The experiment was performed at Laboratoire d’Optique Appliquée (LOA) using the Salle jaune Ti:sapphire laser system5 able to deliver three independently compressed multiterawatt femtosecond pulses. The target was a high-density krypton gas jet equipped with a 5 mm long rectangular nozzle. It was pumped by a 1.4 J, 30 fs pulse focused by a 0.8 m focal length spherical mirror at an intensity up to 5 × 1018 W/cm2. Since the plasma electron density typically ranges from a few 1019–1020 cm−3, the pump pulse cannot propagate over more than a few hundred microns, so an optically preformed plasma waveguide30 was implemented. A 100 mJ, 30 fs “ignitor” pulse followed by a 700 mJ, 600 ps “heater” pulse was focused into the krypton jet using an axicon lens, resulting in a plasma column over the whole length of the gas jet. After hydrodynamic expansion of the plasma column20, a 5 mm long channel suitable for guiding the main pump pulse was achieved. After passing of the pump pulse, the plasma was mostly composed of Kr8+ ions and the hot electrons (E > 145 eV) needed to pump the population inversion17. The amplifier was seeded by an HHG pulse created by focusing a 15 mJ pulse into an argon gas cell. The HHG source was imaged onto the amplifier using a grazing-incidence toroidal mirror, and the 25th harmonic could be tuned to the lasing transition by chirping the driver beam. Due to collisional ionization of the lasing ions, the gain had a short lifetime and was strongly peaked31. The time delay between the creation of the amplifier and seeding was set at the experimentally obtained value of 1.2 ps to match the peak of strongest amplification. After exiting the laser-plasma amplifier and passing through two aluminium filters blocking residual NIR light, the XUV pulses were focused onto the sample by two spherical multilayer mirrors with 5 m (mirror 2) and 0.5 m (mirror 1) focal lengths. This telescope resulted in a demagnification of 10. To reduce aberration and match the multilayer conditions, the angle of incidence on the curved mirrors was minimized to 4°. To implement ptychographic scanning, the sample was mounted on a 3D positioner with a repeatability of 50 nm over the complete travel range of 30 mm. The intensity distribution of diffraction patterns was recorded with a 2048 × 2048 pixel CCD detector with a 16 bit dynamic range and a 27.8 mm diagonal size (Andor iKon-L SO). The camera was cooled to −50 °C to reduce electronic noise. Since the sample was 55 mm from the camera, the numerical aperture of our system (0.25) set the resolution limit to ~65 nm.


The sample, mounted in the focal plane of mirror 1, consisted of a gold-coated carbon grid with an overall thickness of 50 nm with a regular hole pattern of 1 µm in hole diameter and 2 µm in pitch (see Fig. 1b).

Ptychographic reconstruction

To retrieve the complex-valued wavefront at the plane of the sample, a ptychographic approach was employed. The sample was scanned with respect to the XUV beam in a spiral pattern to avoid so-called grid-pathology artefacts16, with 30 scan points in total. For a successful reconstruction, the overlap between neighbouring scan points has to be fairly high. In consideration of the total amount of exposure, an overlap of 90% was chosen. To obtain a sufficient scan map, a rough estimate of the coherent focal spot size is necessary. A reconstruction of a single diffraction pattern of the sample obtained using the Hybrid-Input-Output algorithm32 with a feedback parameter of β = 0.9 was used to evaluate the rough size of the spot by counting the reconstructed holes resulting in a 5.6 ± 0.2 µm FWHM (see Supplementary S3). Using the ePIE algorithm18 with 3000 iterations and a 6-µm diameter flat-top initial probe, the coherent complex-valued object and illumination functions were retrieved with a resolution of approximately 200 nm. The feedback parameters were chosen to be α = β = 0.9. A delay between object and probe reconstruction of 10 iterations was introduced to avoid artefacts from oscillations between the object and probe field. To compensate for beam drifts and variations, the measurement and reconstruction were repeated five times and averaged.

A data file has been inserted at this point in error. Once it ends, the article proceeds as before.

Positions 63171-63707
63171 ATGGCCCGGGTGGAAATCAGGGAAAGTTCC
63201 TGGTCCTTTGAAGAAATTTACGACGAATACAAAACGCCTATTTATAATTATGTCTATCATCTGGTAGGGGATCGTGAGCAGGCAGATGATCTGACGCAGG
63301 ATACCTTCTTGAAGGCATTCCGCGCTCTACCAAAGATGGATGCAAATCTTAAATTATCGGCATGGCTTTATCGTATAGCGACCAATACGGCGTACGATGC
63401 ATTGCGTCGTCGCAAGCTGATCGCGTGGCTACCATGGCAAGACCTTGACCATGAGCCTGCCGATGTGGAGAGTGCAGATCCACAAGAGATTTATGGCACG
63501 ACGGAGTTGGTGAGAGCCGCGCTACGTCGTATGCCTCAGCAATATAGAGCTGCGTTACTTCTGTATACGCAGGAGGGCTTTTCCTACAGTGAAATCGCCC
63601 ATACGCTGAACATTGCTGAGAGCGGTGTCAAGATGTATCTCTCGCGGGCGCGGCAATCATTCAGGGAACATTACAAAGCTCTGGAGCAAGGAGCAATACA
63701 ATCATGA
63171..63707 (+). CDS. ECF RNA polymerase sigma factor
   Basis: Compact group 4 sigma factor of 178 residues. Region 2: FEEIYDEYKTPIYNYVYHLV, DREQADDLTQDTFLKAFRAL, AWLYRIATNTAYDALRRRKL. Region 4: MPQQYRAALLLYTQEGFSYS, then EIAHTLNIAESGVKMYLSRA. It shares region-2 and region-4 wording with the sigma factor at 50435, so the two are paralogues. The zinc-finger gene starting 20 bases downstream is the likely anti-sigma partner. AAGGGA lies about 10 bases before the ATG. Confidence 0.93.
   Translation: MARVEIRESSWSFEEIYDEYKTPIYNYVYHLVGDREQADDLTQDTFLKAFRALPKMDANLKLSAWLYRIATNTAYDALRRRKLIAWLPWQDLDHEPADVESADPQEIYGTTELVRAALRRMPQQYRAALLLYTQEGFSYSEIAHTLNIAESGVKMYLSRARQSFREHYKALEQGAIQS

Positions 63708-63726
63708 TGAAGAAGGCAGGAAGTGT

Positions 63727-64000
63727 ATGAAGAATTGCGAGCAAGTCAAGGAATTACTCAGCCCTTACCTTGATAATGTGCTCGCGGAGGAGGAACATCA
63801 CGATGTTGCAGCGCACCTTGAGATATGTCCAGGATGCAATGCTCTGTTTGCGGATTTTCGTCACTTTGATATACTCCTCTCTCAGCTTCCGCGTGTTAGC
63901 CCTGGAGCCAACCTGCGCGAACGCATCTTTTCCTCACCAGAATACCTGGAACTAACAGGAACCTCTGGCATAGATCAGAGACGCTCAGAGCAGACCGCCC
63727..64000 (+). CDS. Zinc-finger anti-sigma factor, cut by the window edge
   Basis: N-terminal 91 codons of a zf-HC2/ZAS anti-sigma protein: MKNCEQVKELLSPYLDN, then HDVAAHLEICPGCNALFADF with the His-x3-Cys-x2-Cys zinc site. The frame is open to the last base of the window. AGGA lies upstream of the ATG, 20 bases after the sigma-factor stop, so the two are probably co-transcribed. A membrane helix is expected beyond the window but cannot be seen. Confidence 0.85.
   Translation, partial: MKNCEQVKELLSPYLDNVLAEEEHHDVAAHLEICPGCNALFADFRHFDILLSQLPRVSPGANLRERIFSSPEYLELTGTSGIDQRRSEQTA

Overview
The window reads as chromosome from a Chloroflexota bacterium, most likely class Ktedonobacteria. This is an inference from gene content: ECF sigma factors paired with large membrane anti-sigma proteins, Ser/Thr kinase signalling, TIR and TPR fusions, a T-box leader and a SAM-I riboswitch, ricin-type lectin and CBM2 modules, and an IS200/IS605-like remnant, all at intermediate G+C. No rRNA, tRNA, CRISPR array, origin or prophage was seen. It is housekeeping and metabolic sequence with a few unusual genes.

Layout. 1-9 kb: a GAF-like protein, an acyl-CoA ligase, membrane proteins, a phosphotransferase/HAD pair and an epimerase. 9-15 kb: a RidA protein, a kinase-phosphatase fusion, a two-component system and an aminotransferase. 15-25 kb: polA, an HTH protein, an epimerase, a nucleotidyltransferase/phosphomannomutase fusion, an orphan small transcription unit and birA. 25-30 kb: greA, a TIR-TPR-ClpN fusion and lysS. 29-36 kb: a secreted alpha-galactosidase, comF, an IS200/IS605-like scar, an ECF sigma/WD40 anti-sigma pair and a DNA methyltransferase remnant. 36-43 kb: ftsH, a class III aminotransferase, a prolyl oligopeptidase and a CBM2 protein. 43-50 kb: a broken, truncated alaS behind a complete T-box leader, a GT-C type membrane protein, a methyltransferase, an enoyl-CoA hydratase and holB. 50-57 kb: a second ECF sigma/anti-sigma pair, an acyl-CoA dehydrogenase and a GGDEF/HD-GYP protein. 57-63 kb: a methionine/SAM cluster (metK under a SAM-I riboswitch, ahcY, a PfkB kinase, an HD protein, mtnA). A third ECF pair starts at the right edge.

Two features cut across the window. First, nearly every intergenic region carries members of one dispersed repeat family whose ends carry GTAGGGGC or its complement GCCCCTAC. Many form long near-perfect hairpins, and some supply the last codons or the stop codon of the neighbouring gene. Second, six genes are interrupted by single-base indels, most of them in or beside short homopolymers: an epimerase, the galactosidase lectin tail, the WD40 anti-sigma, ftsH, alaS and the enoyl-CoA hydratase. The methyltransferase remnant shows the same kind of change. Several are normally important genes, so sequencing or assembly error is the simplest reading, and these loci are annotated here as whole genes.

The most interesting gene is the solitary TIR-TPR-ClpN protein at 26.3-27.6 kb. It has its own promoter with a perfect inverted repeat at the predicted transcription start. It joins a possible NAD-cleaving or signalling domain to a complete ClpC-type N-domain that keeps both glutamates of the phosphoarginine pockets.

The used optics and beam path length allow backpropagation to the exit plane of the plasma channel using the angular spectrum propagation method (see supplementary materials section S1). Here, mirrors were applied as phase shifters, and the incident angles were considered to compensate for possible coma aberration. Due to the difference between the fields-of-view (FOVs) of the probe field (220 µm) and exit wave (2200 µm), the FOV was adapted via zero padding and oversampling during propagation to ensure a sufficient bandwidth. To allocate the exit wave in the last part of the propagation from mirror 2 to the source, the beam was propagated in slices of 10 mm to check the position of the focal spot. Assuming the exit wave location matches the focal spot of mirror 2, the backpropagation ends if the exit wave reaches its most co form.


The creation of the plasma channel was modelled with the 2D radiative hydrodynamics code ARWEN26. Particle-In-Cell codes (WAKE-EP24 and Calder-Circ25) were used to model the propagation of the NIR pulse throughout the plasma channel20. The resulting 3D electron density and Kr8+ abundance were fed to our 3D Maxwell–Bloch code Dagon21. The atomic data and collisional rates fed to Dagon were obtained from the code OFIKinRad22. With Dagon, we modelled the amplification of a high-order harmonic throughout a 2 mm inhomogeneous plasma amplifier. This is the effective amplification length given by our PIC simulations. Since our Maxwell–Bloch model gives the complex-valued electric field of the amplified pulse, its intensity and phase profiles can be directly compared to propagated ptychographic measurements.